Once I’ve taken the time to figure out the opportunity costs of particular scenarios and a decision regarding direction has been made, I start breaking down what needs to happen to get from here to there.
A valuable lesson I learned while working on my Master’s Thesis is how to break down a large effort into manageable chunks.
My Master’s Thesis, by itself was 96 pages and 3 chapters. I started with….well.. nothing.
The deadline I set for myself was May 1994.
I was starting in September 1992.
I had a rough idea of what I was going to do for my thesis.
Because I was going in with a rough idea of what I wanted to accomplish and the time I wanted to accomplish it in, I could project plan.
– Leverage coursework assignments as research. This made every individual assignment an opportunity to complete the research portion of the project – as much as possible. I considered this a mini-phase. Also – the course attendance time was used as what would now be considered as Initiating and Planning phases.
– For the actual Execution phase – I separated the thesis into the 3 main chapters plus the introduction and conclusion. Dr. Stephens and I set deadlines (milestones) for each phase.
– Closing – the phase closures were the reviews of the individual chapters. Final closure of project was the Master’s defense, formatting and submission to the library.
Note to future grad students, when providing a culinary example…mark it clearly. One of the other professors, expecting coffee, got a very unpleasant surprise when he consumed the beverage I had created.
How does this work in our Learning Architecture?
Let’s take the example of an architectural direction to reduce from 3 LMSs to 1 solution (often this will be an LMS, but not necessarily – especially with some of the technologies that are now available and the increasing maturity of the xAPI spec)
Project 1: Requirements collection / LMS inventory
This is the project where we collect requirements and get an inventory of what is being used and by whom. The final deliverables are a requirements document, an LMS capability matrix of our existing solutions and a baseline architecture – including access and reporting (what are each of those LMSs connected to. You could do this during source selection, but our organization is finding that doing this separately allows people to focus on the conversation and what they need – separate from any solution that is in the environment or the shiny thing they found at a conference.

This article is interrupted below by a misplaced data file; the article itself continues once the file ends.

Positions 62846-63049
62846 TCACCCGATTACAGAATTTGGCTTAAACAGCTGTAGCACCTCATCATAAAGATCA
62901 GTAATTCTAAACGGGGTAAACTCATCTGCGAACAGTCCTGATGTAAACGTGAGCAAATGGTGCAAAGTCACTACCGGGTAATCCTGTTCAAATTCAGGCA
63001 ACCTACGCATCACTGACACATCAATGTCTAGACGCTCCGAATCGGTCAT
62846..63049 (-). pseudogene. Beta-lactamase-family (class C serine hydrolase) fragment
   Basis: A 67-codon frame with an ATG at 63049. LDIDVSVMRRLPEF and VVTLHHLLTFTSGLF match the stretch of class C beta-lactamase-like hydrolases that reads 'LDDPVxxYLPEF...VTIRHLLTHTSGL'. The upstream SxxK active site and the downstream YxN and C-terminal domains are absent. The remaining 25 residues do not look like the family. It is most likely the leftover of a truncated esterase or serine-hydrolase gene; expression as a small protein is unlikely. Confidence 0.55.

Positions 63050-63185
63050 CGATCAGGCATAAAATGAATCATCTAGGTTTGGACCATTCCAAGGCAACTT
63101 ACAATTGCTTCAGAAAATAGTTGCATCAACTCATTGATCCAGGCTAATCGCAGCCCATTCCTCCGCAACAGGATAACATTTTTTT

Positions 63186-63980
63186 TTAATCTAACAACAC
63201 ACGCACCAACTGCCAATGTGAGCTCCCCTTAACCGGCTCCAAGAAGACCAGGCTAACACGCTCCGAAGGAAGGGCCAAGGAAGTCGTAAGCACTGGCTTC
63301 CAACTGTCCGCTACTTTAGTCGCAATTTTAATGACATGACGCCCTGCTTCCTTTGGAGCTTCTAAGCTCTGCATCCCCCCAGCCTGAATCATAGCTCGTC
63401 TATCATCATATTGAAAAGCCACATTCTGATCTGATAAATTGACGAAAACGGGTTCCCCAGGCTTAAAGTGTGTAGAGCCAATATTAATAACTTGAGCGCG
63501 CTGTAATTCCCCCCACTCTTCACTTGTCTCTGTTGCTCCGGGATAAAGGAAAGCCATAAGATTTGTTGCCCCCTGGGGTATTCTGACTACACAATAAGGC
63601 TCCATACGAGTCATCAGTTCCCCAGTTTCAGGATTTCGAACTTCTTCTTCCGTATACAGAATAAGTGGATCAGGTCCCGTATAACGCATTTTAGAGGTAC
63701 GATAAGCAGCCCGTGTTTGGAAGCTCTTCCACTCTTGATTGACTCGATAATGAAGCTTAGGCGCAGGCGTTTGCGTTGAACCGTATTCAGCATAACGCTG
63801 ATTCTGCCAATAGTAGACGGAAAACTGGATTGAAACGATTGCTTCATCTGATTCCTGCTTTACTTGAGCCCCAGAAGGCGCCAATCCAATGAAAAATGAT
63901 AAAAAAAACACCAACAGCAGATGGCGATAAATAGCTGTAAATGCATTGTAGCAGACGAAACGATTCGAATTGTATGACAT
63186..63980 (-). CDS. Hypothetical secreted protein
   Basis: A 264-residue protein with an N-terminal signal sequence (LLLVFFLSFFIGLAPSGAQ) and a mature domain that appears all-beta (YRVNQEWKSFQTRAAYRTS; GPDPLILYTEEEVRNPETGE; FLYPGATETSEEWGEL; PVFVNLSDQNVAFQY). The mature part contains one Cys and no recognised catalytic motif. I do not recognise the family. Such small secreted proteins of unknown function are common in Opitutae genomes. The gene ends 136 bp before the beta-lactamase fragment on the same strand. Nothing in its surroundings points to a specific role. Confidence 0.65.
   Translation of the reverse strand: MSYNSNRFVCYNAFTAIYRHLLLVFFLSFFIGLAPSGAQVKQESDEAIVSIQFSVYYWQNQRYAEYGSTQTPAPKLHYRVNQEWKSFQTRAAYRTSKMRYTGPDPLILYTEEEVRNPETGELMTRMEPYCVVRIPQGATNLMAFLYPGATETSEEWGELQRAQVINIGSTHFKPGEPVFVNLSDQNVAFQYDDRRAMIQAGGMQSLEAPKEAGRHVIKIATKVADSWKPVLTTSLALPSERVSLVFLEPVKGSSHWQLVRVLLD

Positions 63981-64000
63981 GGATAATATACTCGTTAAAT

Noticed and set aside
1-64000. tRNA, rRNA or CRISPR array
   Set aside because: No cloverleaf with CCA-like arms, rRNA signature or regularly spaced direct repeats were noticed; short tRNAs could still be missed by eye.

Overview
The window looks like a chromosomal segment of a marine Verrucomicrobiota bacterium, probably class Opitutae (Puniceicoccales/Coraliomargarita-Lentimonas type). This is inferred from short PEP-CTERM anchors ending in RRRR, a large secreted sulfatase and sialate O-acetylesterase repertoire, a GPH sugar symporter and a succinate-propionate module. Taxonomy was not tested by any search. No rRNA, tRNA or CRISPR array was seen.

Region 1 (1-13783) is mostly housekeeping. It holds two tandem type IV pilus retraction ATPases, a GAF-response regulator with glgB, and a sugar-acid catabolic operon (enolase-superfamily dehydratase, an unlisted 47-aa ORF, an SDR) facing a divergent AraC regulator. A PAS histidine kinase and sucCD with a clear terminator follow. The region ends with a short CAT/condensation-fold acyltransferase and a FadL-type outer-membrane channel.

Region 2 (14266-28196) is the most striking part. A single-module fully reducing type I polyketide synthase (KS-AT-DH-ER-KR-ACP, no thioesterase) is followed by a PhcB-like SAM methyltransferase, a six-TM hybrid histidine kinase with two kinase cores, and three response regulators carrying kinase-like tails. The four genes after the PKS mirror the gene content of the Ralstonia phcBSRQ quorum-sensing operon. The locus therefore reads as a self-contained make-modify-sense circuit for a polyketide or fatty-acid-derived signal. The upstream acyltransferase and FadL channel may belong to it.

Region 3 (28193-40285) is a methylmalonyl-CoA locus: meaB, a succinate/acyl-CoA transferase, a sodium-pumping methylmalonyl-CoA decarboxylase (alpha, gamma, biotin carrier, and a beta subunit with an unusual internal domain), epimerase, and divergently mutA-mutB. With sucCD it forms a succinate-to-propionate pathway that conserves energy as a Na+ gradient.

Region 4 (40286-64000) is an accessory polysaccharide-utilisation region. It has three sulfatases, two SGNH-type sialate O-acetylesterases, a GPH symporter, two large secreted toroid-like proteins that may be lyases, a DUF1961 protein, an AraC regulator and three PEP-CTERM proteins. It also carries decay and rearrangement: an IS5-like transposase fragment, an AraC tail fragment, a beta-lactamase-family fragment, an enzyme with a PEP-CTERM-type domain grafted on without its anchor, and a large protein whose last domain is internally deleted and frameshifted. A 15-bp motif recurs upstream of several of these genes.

Project 2: Source selection
Depending on the opportunity costs and budgetary constraints – this is where you decide which LMS you are moving to. This could be either an entirely new LMS (with the advantage of putting everyone on a level playing field) or using an existing LMS (with the advantage of having familiarity with the tool in-house). Or maybe not even an LMS at all.
Project 3: Solution Implementation
If the organization is using an existing LMS, this could be the project where you move the people using the other 2 LMSs into this solution. If the organization is using a NEW LMS or an entirely different solution, this is where you would implement that and begin moving the other LMSs into this one. Depending upon resources and organizational appetite for change, you may want to separate moving LMSs into a separate project or series of projects.
As part of the solution implementation – make sure that in your task list that you are accounting for any integrations that need to occur such as single sign on integration and business intelligence integration. If you don’t have those in your current environment, you might want to consider each of these as separate projects themselves.
Project 4: LMS Decommission
If I were doing this in my current environment – I would have 3 separate decommission projects – 1 for each LMS. I have found that making a specific, separate decommission project ensures that each stakeholder group gets the attention they deserve + helps to reduce the number of lingering legacy zombies we have in the environment. More aggressive organizations would do this during the implementation and not need a separate project for this.
Just one way of thinking about breakdowns.
The goal is manageable chunks with a beginning and a free-standing end.
Big enough that you are actually getting something done.
Small enough so you can keep track and not drop anything.
And you want to do this across all of the domains of your learning architecture.
Because your learning architecture isn’t just the LMS.
Or, at least, it shouldn’t be.
Disclaimer: this example does NOT reflect what our organization plans to do. It is just an example.